The bad news is, this new science provides us with insight that we will occasionally prefer to ignore. It tells us things about our nature that might make us ashamed, or defensive, or feeling suddenly unable to shower such absolute praise upon the pride we've always boasted in the strength of our collective free will. When we have tried so hard to instill and nurture a standard of monogamy, we don't want to hear how our genes decided long ago that it was actually in our reproductive best interest to resist such blather. (Only one mammal in ten is monogamous). When we have tried so hard to eliminate superficial standards of human attraction and tried to better love one another for "the person we are inside," we don't want to hear how genes that shape our sexual preferences in order to ensure reproductive success guide men to value youth and beauty and women to value resource potential.
So, we resist. We stand up and proudly claim that we have no intention of remaining at the whim of an evolved biology that refuses to acknowledge the new and amazing standards we attempt to set for ourselves. To some extent, it has served us well. We have manage to recognize the wonder of altruism, to practice altruistic behaviors well beyond their original reproductive-fitness-related goal of protecting immediate family members who share our genes, and witness altruism practiced between complete strangers. Such behavior, however our attempts to thwart our own nature, are met with less success. This is usually the case when we try to make sweeping changes too quickly, after which we are left to ponder in hopeless anguish as to why they failed.
The seemingly radical turn that feminism has taken of late will end up being yet another historical account of how we have failed in this regard. It has started to mess with vastly complex and delicate gender-related facets of identity which will prove inadequate for the task of eliminating gender inequality.
There are obvious reasons why the feminist movement evolved to take on this daunting task in the first place. There were legitimate reasons why women objected to the ways in which gender stereotypes created a grossly unjust situation for women in our society. It is absolutely unacceptable that, due to the dynamics of gender-role definition, women were considered inferior, second-class citizens with less desert of basic rights than men. The problem is, in our effort to eliminate these standards, we failed to consider to what extent they would be necessary. Arguably, mainstream acceptance of gendered behaviors such as chivalry can lend themselves to the basic, internalized tendency to assume that "different" means "inferior," but we should be able to get beyond this. We should be able to circumvent the oppression of women without eliminating the differences that exist between the sexes.
Now, from training in Women's Studies, I could outline for you in great detail how we ended up with this ideology that tells women to be offended by male attempts at chivalry; that a man holding a door for her or pulling out a chair for her somehow speaks to his belief that she is unable to care for herself, is very delicate, and that he must step in on her behalf. We began by merely taking offense at gender-based claims of female inability to do certain tasks, which, at the time, was quite an appropriate reaction, especially since these "tasks" usually brought the biggest rewards and were unfairly reserved for men. But then we started reacting with the same offense to everything else, everything that contained even a trace of gender-based distinction at all. And this is where we began to fail. As long as women throughout the world continue (even subconsciously) to acknowledge the importance men place on appearance, they will continue to take steps to "dress" themselves up whether it be through big gold hoops through the nose or $50 and an hour's worth of cosmetics application. Likewise, as long as men continue to subconsciously understand the traits that females seek in a mate, they will continue to strive to possess and demonstrate them. These things are such an integral part of our nature, we cannot even fathom their elimination. Now, when feminism comes along and suddenly decides that women don't want (or need) to be "cared for," all of the things that males throughout our evolution have practiced suddenly become taboo. It is suddenly disrespectful for a man to suggest, through words or actions, that he wishes to be a woman's protector and provider. Historically, succeeding in these demonstrations is what gave him cause to feel proud, and important, and happy with these smallest of achievements. This new behavioral gender "standard" has stripped him of these things, and it was something I hadn't thought to consider until my friend pointed it out to me.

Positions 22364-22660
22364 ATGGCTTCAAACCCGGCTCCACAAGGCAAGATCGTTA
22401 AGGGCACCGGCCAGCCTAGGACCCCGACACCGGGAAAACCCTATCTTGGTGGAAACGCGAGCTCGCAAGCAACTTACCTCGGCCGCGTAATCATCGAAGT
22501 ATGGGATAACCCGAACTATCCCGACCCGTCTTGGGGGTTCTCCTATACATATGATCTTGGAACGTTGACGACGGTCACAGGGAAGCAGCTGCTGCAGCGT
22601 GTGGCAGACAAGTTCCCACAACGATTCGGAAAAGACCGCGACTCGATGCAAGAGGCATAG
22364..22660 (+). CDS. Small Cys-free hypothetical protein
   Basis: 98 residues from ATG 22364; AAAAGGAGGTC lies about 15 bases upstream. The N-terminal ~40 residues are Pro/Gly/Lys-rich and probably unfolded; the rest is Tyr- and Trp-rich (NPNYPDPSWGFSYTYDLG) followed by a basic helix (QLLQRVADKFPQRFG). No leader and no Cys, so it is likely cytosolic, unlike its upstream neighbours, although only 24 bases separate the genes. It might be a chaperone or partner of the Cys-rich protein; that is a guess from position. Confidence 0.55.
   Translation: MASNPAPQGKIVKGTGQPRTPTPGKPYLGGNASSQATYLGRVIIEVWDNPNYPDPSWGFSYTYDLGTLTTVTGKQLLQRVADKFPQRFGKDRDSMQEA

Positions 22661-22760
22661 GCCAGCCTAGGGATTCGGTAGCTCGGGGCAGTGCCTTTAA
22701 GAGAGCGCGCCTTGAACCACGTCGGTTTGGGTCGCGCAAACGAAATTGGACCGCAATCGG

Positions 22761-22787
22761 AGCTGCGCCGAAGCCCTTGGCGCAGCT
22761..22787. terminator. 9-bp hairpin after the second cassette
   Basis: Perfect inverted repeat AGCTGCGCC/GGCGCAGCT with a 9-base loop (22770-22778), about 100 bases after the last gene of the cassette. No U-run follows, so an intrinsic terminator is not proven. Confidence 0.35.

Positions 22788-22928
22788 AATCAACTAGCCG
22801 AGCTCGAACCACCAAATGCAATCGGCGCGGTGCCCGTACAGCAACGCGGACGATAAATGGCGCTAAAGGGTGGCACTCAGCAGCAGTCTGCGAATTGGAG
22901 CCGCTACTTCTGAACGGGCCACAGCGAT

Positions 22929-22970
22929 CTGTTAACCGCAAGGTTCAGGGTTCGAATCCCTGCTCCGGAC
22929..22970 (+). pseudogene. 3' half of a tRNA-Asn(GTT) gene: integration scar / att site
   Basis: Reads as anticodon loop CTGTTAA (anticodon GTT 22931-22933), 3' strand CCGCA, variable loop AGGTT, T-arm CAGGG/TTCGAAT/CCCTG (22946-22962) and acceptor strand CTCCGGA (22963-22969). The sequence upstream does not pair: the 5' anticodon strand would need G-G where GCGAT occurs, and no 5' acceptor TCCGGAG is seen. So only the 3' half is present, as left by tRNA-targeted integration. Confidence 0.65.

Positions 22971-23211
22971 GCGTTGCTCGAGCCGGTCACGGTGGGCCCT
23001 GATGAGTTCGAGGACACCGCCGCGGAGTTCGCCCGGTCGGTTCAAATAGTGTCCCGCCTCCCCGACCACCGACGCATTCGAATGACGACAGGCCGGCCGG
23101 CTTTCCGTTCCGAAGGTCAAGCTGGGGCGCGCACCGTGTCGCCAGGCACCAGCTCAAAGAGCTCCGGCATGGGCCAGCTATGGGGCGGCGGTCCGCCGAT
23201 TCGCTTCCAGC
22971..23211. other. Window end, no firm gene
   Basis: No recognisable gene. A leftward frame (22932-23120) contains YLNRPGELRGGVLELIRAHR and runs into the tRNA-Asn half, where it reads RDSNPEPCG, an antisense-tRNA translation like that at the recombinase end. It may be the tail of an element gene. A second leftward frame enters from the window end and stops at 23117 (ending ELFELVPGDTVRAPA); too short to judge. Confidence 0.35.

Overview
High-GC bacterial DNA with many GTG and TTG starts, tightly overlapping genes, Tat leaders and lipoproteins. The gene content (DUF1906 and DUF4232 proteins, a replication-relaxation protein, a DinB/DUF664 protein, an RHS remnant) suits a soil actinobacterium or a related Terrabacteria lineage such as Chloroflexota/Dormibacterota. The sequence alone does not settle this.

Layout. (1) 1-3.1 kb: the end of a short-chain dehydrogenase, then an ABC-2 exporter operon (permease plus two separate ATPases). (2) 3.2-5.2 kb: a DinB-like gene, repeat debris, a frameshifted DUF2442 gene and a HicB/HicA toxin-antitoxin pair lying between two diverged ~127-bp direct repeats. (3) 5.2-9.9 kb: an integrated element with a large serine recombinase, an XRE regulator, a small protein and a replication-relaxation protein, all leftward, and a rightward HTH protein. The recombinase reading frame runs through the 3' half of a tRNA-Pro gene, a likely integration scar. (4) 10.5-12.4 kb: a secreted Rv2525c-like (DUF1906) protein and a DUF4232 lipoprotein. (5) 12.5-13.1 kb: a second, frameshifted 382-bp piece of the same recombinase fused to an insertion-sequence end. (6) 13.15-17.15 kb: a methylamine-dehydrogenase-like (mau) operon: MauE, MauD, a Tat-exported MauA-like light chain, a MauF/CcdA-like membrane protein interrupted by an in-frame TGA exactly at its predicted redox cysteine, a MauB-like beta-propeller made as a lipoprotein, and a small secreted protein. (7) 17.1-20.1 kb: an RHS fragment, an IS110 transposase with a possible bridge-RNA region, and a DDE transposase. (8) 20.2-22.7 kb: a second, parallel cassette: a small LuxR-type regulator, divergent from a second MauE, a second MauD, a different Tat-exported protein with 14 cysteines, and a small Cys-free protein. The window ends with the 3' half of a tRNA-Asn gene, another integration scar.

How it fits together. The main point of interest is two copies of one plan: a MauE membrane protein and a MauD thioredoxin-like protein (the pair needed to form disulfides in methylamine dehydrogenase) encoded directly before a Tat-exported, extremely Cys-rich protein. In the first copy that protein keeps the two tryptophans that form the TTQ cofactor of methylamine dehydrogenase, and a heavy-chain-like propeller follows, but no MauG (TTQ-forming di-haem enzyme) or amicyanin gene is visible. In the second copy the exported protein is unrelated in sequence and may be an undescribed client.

So, come on, ladies, do we really need to be this threatened by such simple, natural, harmless demonstrations? Must we allow so much of our feelings of self-worth to rest upon this? If we keep going at this rate, we're going to eradicate every trait among our men that has historically attracted us to them. Not that we aren't replacing them with other, more abstract concerns, but let me tell you, we've got to relax a bit. Enjoy the little things.
The next time around, let the guy carry the heavy box. Trust me, he'll appreciate it more than you know.
Origin: December 3, 1998